This is a copy of an engraving likely done from a photo original. It was done by Bruce Haymond, brother of Henry Haymond who wrote the History of Harrison County in 1910. Bruce did the illustrations for his brother's book but this one does not appear therein.
The building in the right of the picture was owned by merchant David Davidson and it's construction took the front yard and porch of the home.
This engraving was done prior to the demolition of the home which was done to expand Mr. Davidson's business. The home sat back on the lot at 324 West Main Street in downtown Clarksburg, WV, on the opposite side from the courthouse. A commemorative plaque was placed here to designate this location.
Stonewall Jackson Hotel
Color postcard of the Stonewall Jackson Hotel in Clarksburg, West Virginia. A large marquee is surrounded by two American flags at the front entrance to the hotel. The hotel was constructed of gray and beige brick. 1930's or 1940's style automobiles are shown on the adjacent streets. The number of rooms and baths as well as the prices of those rooms are listed on the image side of the postcard.
This is the current location of the Harrison County Historical Society's Archives.
Photo of Davis taken on August 10, 1924 in Clarksburg
during his 1924 campaign for president.
John William Davis
Lawyer, diplomat, and presidential candidate John William Davis (April 13, 1873-March 24, 1955) was born in Clarksburg. He was educated at Washington and Lee, graduating from the university in 1892 and from the law school in 1895. Davis practiced law in Clarksburg, 1897–1913, and was president of the West Virginia Bar Association in 1906.
Davis began his political career in the state House of Delegates in 1899 and was elected to Congress in 1911. He resigned during his second term to become solicitor general of the United States, a position he held from 1913 to 1918. Davis was ambassador to England, from 1918 to 1921, and a member of the American delegation to the 1918 Geneva conference on the treatment and exchange of prisoners of war. He began practice in New York and was president of the American Bar Association. Most widely known as the 1924 Democratic candidate for president, Davis lost overwhelmingly to Republican Calvin Coolidge and failed to carry either West Virginia or his native Clarksburg. After the election he returned to he law practice.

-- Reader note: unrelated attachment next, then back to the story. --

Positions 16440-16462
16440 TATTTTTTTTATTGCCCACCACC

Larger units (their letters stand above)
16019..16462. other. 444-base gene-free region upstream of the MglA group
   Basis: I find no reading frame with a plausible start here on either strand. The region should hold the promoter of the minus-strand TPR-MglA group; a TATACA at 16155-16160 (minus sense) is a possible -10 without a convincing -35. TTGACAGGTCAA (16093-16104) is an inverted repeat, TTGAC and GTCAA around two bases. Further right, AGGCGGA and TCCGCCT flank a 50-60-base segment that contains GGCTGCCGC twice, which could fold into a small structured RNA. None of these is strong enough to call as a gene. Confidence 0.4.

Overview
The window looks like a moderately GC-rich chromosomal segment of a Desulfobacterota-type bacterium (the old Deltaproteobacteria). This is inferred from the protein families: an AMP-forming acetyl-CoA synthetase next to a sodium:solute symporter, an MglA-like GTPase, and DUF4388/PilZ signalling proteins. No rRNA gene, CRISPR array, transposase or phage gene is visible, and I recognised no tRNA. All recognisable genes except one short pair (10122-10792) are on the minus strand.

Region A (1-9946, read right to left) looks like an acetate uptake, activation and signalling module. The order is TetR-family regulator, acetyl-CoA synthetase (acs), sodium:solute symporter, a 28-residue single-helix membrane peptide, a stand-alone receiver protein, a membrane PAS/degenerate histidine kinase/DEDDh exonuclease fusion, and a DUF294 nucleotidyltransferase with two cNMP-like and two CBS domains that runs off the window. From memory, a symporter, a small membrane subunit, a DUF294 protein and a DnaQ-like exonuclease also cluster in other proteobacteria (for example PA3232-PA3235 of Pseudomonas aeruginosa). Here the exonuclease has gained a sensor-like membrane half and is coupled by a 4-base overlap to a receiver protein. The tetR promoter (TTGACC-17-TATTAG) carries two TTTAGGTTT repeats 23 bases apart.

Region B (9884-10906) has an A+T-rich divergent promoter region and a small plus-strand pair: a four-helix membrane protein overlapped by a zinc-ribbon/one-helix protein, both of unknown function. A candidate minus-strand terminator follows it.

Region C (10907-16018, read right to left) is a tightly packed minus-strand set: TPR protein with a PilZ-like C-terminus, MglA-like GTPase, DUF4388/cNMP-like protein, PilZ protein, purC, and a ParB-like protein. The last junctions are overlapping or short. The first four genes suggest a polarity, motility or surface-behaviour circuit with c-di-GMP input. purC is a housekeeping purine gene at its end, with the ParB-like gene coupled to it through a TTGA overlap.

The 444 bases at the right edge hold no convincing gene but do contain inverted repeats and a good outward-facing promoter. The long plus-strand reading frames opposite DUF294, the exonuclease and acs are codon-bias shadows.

One of the most accomplished lawyers of his time, Davis argued 141 cases before the U.S. Supreme Court. His last case was one of the most controversial, when he argued in 1952 for the continuation of racial segregation in South Carolina. The case Briggs v. Elliot was one of four cases comprising the landmark 1954 Brown v. Board of Education. Davis’s name was often mentioned as a potential U.S. Supreme Court justice.
1908 Clarksburg Football Black and white photograph of the 1908 Clarksburg High School football team. On the far left, there is a young boy wearing a newsboy cap and long wool overcoat. Three young men on the right are wearing early leather football helmets. A man fourth from the left cradles a football in is right arm. Most of the players are wearing dark colored turtle neck sweaters or light colored cardigans. This photograph might possibly have been taken at what became Washington Irving High School's Hite Field.
The Ritz Theatre
Black and white photograph of the Ritz Theatre at night in Clarksburg, WV circa 1933. The electric marquee is lit and advertisements for the film, "Footlight Parade" cover the front of the theater. There is a car parked nearly out of frame on the left.
Donohue and Johnson Building
The larger one Donohue and Johnson building was built on the site of the Stonewall Jackson birthplace. The building on the present site is marked by a plaque and is now occupied by the Federal Bankruptcy Court. The site is decorated twice a year by the United Daughters of the Confederacy.
Civil War Era Clarksburg
This Civil War Era photo by Bennett Rider is usually shown with the left hand side cropped. Here it is as developed showing Main St., Clarksburg, WV. It depicts the same side of the street as in the above photos. Mr. Rider did many photos in Harrison County and the historical society is fortunate in having a number of his glass negatives. According to Judge Haymond Maxwell's book The Story of Sycamore, Mr. Rider lived in the vicinity of Sycamore during this period. There he operated a store, post office and picture gallery.
Other photography by Mr. Rider from this era are pictured below.
Do you know me?
Click HERE to view a large portrait collection and see if you know anyone!
Neff-Hardesty Memorial Archives 445 West Main Street, Suite 150, Clarksburg, West Virginia 26301
Stealey-Goff-Vance House 123 West Main St Clarksburg, WV 26301